Proposed Examination Guidelines for the New Chinese Patent Law – Topic 2: Genetic Resource Restriction
How Will the Tightened Genetic Resource Restrictions Affect Your IP
In 2019-2021, China’s Ministry of Science and Technology (“MOST”, or the Science Ministry) established several laws and regulations with respect to biosafety and human genetic resources management (collectively referred as “biosafety laws” herein for simplicity), namely to restrict (1) the collection, use and exportation of genetic resources as well as (2) the collaboration and sharing of genetic resources with foreign entities.
To integrate the new biosafety laws and the country’s various regulations, the CNIPA has incorporated some additional updates regarding the genetic resource requirements in the recent draft revised Examination Guidelines. Scroll down to learn about some of these key details.
“Invention creations that utilize the genetic functions of genetic resources”
The CNIPA will adopt the definition of “genetic resource” established by the MOST, expanding the term to not only refers to genetic materials that contains genes or DNA/RNA fragments, but also the information obtained from the genetic materials.
Foreigners Beware: Unauthorized Use of Chinese Genetic Material May Lead to an Invalid Patent
The draft Examination Guidelines further clarifies in what situations obtaining or using genetic resources is prohibited. In particular, it includes an example situation of exporting human genetic resources information from China and its use by foreign entities, which must be reported to the MOST in advance. Failure to comply with such rules will result in the patent not granting (or being considered invalid if it has already granted).
China is now taking very seriously the export control of the country’s genetic resources—both the physical genetic materials and the genetic information contained within. Foreign companies, anyone collaborating with foreign entities, companies conducting R&D in China, particularly clinical trials, should be aware of these new biosafety restrictions, especially given how that can drastically affect their patent applications and even their granted patents.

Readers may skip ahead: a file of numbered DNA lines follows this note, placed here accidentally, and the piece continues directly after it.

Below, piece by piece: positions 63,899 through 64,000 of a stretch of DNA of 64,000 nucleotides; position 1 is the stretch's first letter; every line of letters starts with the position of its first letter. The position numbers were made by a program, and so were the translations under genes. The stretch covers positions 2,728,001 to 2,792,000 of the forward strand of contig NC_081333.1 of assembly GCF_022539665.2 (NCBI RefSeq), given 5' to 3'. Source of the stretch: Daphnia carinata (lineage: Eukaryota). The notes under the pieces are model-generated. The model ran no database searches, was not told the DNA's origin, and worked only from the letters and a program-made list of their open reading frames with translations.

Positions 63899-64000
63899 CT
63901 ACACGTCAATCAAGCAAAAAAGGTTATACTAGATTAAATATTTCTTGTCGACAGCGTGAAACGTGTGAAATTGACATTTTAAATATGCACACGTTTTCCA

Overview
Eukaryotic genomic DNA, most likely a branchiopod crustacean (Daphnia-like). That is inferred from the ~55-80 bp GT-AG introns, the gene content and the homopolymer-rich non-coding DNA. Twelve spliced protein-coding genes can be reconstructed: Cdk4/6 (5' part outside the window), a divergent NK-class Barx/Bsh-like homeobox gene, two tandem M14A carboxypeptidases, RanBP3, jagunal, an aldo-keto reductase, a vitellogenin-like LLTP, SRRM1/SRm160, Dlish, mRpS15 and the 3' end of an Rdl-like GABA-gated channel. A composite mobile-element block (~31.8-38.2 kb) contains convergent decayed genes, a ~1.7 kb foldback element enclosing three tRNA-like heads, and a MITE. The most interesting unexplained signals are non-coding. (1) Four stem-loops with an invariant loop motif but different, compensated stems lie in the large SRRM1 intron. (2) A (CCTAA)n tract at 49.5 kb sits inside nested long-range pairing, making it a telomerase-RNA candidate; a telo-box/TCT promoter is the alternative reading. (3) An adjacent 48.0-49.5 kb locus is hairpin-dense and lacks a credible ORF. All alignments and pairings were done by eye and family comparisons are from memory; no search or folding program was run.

Foreign Entity Restrictions
One major concern is the breadth of restrictions on foreign entities for using human genetic resources originating from China. Foreign entities are completely prohibited from collecting, depositing or exporting any human genetic resources from China. If a foreign entity wants to use human genetic resources from China for scientific research purposes, they are required to collaborate with a Chinese entity.
Do note that “foreign entities” in the biosafety laws not only includes foreign organizations and individuals, but also organizations that are set up or substantially controlled by a foreign party. If the majority shareholder of a Chinese company is a foreign entity, such company might be considered a foreign entity as well.
On that note, Hong Kong is also considered “foreign entity” in most cases, but there are a few exceptions where Hong Kong “entities” can export human genetic resources to Hong Kong independently.
How It Will Affect Patent Applications
Beside these underlying rules that may affect patentability, the biosafety laws also require that any patent applications arising from the collaboration must be co-filed, and the patent rights must be shared amongst the collaborators. Although the relevant rule does not clearly indicate what kinds of patent applications, we understand it to mean only those filed in China.
As the Chinese Patent Law is now finally set to fully catch up with the biosafety laws, the impact of the increasing sensitiveness is huge. This affects a wide range of R&D progresses, from early R&D discoveries such as the use cells from human subjects in China to identify new drugs particularly useful in Chinese people, to any clinical trial run that involves the use of human genetic resources. Essentially, the biosafety law requires Chinese entities to participate in the collaboration substantively, and any IP arising from the use of Chinese genetic resource must be partially owned by the collaborating Chinese entity. For other inventions arising from the same project, presumably the ownership will be based on the agreements as normal.